Mentions: Sifs emanate from a parent compartment, the SCV, which is accessible to incoming endocytic markers and can fuse directly with lysosomes containing fluorescently labeled dextrans as soluble content markers (2). In this study, we used a similar approach to investigate whether Sif tubules are similarly able to fuse with components of the endocytic pathway. Cells were incubated overnight with Alexa Fluor 647-conjugated dextran (dex-AF647), then infected with cherry-Salmonella and incubated for an additional 6 h in the presence of dex-AF647. Dex-AF647 was then removed, and cells were incubated for two more hours in the presence of a second color dextran, dex-AF488. Live cell imaging was initiated as soon as the excess dextran was removed by washing. Under these conditions, almost all the Sif tubules we observed contained both fluorescent dextrans (Figure 7), indicating that Sif biogenesis involves significant interactions with endocytic organelles. Because dex-AF647 was present continuously during the entire initial period of Sif formation, it may have been delivered to Sifs or the SCV from any element of the endocytic pathway. However, that dex-AF488 that had been taken up by cells starting at 6 h p.i. was also able to gain access to Sifs suggests that early and/or late endosomes might be able to deliver content to tubules by fusing with them directly. To test this hypothesis, we internalized dex-AF488 for a brief (30 min) pulse after Sifs were allowed to form and then looked for fusion events by live cell imaging. As shown in Figure 7B and Figure S3, dex-AF488-loaded endosomes were observed fusing with pre-existing Sif tubules and delivering their contents into the tubule lumen. These experiments demonstrate unequivocally that Sif tubules are accessible to, and in direct communication with, incoming endocytic traffic.


Dynamic behavior of Salmonella-induced membrane tubules in epithelial cells.

Drecktrah D, Levine-Wilkinson S, Dam T, Winfree S, Knodler LA, Schroer TA, Steele-Mortimer O - Traffic (2008)

Imaging of Sifs loaded with endocytosed dextransA) HeLa cells were loaded with fluorescent dextrans and infected with cherry-Salmonella as described in the text (for clarity, a graphic depicting the experimental scheme is shown). Cells were then imaged using a spinning disk confocal microscope. A single processed image from a time-lapse series is shown. N, nucleus. Arrowheads indicate tubules containing both fluorescent dextrans. Arrows indicate the location of intracellular Salmonella. B) To visualize delivery of incoming endocytic content to Sifs, cells were infected with Salmonella and dex-AF488 was added as a 30-min pulse at 6 h p.i. as depicted in the graphic showing the experimental scheme. A series of images is shown; elapsed time is indicated. Between 2.8 and 5.6 seconds, a dex-AF488-loaded vesicle (large arrowhead) can be seen delivering its content to a pre-existing Sif tubule (indicated with small arrowheads) (see also Movie S3). Scale bar = 10 μm. C) Quantification of the transient (contact; black bar) versus long-term (>20 seconds; docking; white bar) interactions of endosomes with Sif tubules as a function of distance from the end of the tubule. Values are mean ± SEM. Because leader Sifs are much dimmer than vesicles, they could not be readily seen in this analysis, so the distance measurements are assumed to be relative to the end of the trailing Sif domain. Asterisk indicates that the mean distances are significantly different.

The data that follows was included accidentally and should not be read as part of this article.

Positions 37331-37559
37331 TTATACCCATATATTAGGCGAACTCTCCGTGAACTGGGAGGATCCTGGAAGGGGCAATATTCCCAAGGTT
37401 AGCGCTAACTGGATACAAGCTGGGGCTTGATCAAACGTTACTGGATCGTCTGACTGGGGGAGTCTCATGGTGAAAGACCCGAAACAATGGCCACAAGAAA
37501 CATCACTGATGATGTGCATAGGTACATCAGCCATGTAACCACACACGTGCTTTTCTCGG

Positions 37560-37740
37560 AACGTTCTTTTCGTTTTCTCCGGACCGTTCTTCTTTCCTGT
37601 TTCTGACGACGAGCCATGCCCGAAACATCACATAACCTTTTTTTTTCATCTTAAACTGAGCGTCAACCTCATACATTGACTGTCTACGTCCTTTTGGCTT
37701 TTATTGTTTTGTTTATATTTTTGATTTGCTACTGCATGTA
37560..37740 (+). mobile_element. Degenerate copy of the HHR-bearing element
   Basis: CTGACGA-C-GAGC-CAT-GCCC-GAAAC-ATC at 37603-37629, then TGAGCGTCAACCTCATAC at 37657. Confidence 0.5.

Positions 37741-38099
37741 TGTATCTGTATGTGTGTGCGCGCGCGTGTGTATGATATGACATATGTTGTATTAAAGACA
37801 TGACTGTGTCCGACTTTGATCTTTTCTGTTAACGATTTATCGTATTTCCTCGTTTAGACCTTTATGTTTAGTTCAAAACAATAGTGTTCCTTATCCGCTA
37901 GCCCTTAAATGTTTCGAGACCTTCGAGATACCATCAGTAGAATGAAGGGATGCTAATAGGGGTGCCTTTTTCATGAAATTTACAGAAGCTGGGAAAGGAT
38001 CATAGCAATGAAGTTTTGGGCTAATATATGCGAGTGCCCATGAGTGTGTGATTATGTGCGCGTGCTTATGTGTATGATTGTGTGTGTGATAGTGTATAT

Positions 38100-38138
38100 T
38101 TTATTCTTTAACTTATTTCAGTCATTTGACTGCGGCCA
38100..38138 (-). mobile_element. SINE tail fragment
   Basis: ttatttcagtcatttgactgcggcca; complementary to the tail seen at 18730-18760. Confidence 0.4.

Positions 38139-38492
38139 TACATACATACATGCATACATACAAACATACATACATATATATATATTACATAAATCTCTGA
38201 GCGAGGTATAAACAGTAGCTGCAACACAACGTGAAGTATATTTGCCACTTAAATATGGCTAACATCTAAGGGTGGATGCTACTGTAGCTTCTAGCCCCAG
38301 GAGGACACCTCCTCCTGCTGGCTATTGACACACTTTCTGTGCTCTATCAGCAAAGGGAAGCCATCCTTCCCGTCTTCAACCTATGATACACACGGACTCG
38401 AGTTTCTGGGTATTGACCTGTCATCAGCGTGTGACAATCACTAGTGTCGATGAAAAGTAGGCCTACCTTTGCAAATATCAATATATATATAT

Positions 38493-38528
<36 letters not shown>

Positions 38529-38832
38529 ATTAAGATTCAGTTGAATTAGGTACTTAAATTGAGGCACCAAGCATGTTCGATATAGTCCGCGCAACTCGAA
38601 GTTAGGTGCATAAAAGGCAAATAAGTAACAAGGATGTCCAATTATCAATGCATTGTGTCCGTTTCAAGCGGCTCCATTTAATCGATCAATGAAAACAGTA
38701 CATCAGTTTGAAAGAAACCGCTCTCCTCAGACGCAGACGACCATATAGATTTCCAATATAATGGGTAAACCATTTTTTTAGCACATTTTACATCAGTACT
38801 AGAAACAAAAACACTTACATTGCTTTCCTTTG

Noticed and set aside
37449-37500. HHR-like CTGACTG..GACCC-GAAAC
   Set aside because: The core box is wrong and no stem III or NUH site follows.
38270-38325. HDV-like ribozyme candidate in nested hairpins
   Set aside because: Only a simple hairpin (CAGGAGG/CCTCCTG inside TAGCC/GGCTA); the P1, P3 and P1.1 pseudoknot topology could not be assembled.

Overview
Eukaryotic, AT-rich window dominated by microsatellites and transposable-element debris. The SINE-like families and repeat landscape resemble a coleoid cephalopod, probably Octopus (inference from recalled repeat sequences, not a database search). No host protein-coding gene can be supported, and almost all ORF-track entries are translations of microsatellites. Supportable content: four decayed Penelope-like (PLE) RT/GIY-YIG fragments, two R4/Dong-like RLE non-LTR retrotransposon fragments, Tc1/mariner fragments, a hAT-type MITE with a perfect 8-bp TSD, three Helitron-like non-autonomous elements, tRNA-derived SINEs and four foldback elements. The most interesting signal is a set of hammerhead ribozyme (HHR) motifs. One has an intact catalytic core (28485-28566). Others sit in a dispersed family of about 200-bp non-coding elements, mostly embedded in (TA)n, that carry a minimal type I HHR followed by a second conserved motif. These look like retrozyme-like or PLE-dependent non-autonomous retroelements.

© Copyright Policy
Related In: Results  -  Collection

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getmorefigures.php?uid=PMC2682622&req=5

fig07: Imaging of Sifs loaded with endocytosed dextransA) HeLa cells were loaded with fluorescent dextrans and infected with cherry-Salmonella as described in the text (for clarity, a graphic depicting the experimental scheme is shown). Cells were then imaged using a spinning disk confocal microscope. A single processed image from a time-lapse series is shown. N, nucleus. Arrowheads indicate tubules containing both fluorescent dextrans. Arrows indicate the location of intracellular Salmonella. B) To visualize delivery of incoming endocytic content to Sifs, cells were infected with Salmonella and dex-AF488 was added as a 30-min pulse at 6 h p.i. as depicted in the graphic showing the experimental scheme. A series of images is shown; elapsed time is indicated. Between 2.8 and 5.6 seconds, a dex-AF488-loaded vesicle (large arrowhead) can be seen delivering its content to a pre-existing Sif tubule (indicated with small arrowheads) (see also Movie S3). Scale bar = 10 μm. C) Quantification of the transient (contact; black bar) versus long-term (>20 seconds; docking; white bar) interactions of endosomes with Sif tubules as a function of distance from the end of the tubule. Values are mean ± SEM. Because leader Sifs are much dimmer than vesicles, they could not be readily seen in this analysis, so the distance measurements are assumed to be relative to the end of the trailing Sif domain. Asterisk indicates that the mean distances are significantly different.